WordPress Daily Prompt 15 March: Superstition

Are you superstitious?


Yes and no is my answer to this question. Mum taught us many old superstitions which we still take notice of. I don’t get frightened that something dreadful will happen if I don’t do the ritual but usually I do it anyway. Superstitions usually come from old folk tales but for a practical person they can also have some meaning.

Black cats: Some people believe that black cats are lucky, some believe that they are unlucky. I personally love black cats but I have read that they are often not adopted from shelters because of the superstitions about them. I say adopt a black cat. At least it will be lucky for the cat and maybe for you too.

Naomi’s cat Panther

Breaking mirrors: Seven years bad luck if you break a mirror said mum. When we were children there was a run of broken mirrors, mostly by mum I think. We did believe we’d get bad luck. I haven’t broken a mirror in some years so I’m doing OK (Touch wood). Of course breaking a mirror is bad luck. You could cut yourself and you won’t be able to see to shave or do your hair and make up.

Walking Under Ladders: I would never walk under a ladder but I think that is more because I fear falling objects or dislodging the ladder and causing injury to the person on it than any concern about Gods and Goddesses or the Holy Trinity. Don’t walk under ladders. It’s a stupid thing to do.

Unlucky Plants: There is a whole raft of superstitions about plants. The only one that I knew about was “Don’t bring blossoms into the house.” I wrote a post about this and other superstitions once. Lots of people my age remember being told this by older relatives but most have no idea why it’s unlucky. This was of course the era of “Because I said so.” No other explanation required. Another plant based superstition which I had never heard of and I’m sure mum hadn’t, was that you should not put red and white roses into the same vase. One writer said that nurses were threatened with instant dismissal for doing that in some hospitals. I find that very bizarre. I do remember mum saying that bringing dandelions into the house would make you wet the bed. There may be some basis for this if you were planning to eat them. They are a diuretic.

blossoms October 2017

Opening an umbrella indoors: This was another one that I learned from mum that actually makes good practical sense. You could poke someone’s eye out. In fact, livescience.com has an article about superstitions where they actually say that this superstition likely originated in Victorian England and it was because the umbrella’s of the day could injure someone or knock something over in a confined space.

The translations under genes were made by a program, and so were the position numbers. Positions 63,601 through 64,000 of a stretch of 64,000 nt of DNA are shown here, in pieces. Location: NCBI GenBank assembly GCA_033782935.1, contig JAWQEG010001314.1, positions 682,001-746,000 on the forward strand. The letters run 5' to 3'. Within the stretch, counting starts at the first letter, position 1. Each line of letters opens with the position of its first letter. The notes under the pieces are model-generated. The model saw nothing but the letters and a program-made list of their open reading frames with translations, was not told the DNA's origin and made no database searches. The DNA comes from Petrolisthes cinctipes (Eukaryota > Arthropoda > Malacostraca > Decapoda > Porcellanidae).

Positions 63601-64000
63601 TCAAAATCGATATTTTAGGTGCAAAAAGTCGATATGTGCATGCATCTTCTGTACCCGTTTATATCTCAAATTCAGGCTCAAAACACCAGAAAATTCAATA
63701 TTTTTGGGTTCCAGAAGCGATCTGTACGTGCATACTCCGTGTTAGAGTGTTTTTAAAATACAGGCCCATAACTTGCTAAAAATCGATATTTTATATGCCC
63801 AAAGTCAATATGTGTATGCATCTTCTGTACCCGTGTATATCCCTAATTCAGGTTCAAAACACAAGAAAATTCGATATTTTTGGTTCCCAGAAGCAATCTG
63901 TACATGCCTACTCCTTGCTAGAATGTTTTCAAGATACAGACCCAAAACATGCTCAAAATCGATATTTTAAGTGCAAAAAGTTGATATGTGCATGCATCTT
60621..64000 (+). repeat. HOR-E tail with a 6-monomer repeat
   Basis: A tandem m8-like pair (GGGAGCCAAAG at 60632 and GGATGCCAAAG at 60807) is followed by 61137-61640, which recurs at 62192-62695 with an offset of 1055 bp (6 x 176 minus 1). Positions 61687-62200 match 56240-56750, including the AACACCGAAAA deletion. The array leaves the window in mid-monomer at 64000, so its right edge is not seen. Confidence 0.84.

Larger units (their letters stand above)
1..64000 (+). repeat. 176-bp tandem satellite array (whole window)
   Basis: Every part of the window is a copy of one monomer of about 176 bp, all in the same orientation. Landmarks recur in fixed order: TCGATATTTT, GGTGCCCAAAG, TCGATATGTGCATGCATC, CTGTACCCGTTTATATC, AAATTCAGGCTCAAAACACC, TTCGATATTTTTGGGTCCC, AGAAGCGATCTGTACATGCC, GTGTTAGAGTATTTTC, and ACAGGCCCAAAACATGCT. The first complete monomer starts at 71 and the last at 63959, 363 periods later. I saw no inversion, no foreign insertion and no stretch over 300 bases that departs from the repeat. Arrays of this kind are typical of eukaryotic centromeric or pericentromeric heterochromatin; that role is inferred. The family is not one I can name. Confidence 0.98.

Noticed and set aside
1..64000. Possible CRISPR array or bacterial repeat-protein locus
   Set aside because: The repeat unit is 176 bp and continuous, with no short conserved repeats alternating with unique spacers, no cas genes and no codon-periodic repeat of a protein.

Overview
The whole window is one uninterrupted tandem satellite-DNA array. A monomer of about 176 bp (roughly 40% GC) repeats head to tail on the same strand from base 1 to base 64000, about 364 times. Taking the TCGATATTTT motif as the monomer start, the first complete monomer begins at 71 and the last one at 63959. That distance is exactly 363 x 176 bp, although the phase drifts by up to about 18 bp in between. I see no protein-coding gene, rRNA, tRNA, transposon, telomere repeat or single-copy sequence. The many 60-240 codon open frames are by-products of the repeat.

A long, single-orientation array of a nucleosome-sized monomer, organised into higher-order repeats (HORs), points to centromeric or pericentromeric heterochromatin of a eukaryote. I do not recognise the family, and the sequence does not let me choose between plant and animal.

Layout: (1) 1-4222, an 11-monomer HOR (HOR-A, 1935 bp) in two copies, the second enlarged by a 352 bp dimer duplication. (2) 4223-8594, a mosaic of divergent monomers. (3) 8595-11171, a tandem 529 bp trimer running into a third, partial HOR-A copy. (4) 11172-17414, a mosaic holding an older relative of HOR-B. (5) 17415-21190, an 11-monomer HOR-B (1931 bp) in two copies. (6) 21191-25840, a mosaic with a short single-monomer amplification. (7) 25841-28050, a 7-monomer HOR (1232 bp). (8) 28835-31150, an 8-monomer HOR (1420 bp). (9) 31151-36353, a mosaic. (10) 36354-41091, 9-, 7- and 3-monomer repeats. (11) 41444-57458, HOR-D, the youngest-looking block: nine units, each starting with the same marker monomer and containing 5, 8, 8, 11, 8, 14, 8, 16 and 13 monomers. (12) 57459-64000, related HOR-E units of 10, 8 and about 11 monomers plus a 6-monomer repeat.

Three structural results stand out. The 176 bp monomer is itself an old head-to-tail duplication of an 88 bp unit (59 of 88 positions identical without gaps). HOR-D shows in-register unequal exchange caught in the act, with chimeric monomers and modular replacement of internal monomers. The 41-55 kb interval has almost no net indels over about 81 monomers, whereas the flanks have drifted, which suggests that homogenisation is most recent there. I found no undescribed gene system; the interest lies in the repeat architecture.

Photo by Sharon McCutcheon on Pexels.com

So while knocking on wood or throwing salt over my shoulder might be pure superstition a lot of these other old tales are worth taking seriously I think.






I was born in England in 1957 and lived there until our family came to Australia in 1966. I grew up in Adelaide, South Australia, where I met and married my husband, David. We came together over a mutual love of trains. Both of us worked for the railways for many years, his job was with Australian National Railways, while I spent 12 years working for the STA, later TransAdelaide the Adelaide city transit system. After leaving that job I worked in hospitality until 2008. We moved to Tasmania in 2002 to live in the beautiful Huon Valley. In 2015 David became ill and passed away in October of that year. I currently co-write two blogs on WordPress.com with my sister Naomi. Our doll blog "Dolls, Dolls, Dolls", and "Our Other Blog" which is about everything else but with a focus on photographs and places in Tasmania. In November 2019 I began a new life in the house that Naomi and I intend to make our retirement home at Sisters Beach in Tasmania's northwest. Currently we have five pets between us. Naomi's two dogs Toby and Teddy and cats, Tigerwoods and Panther and my cat Polly. My dog Cindy passed away aged 16 in April 2022.

Leave a Reply

Fill in your details below or click an icon to log in:

WordPress.com Logo

You are commenting using your WordPress.com account. Log Out /  Change )

Twitter picture

You are commenting using your Twitter account. Log Out /  Change )

Facebook photo

You are commenting using your Facebook account. Log Out /  Change )

Connecting to %s

This site uses Akismet to reduce spam. Learn how your comment data is processed.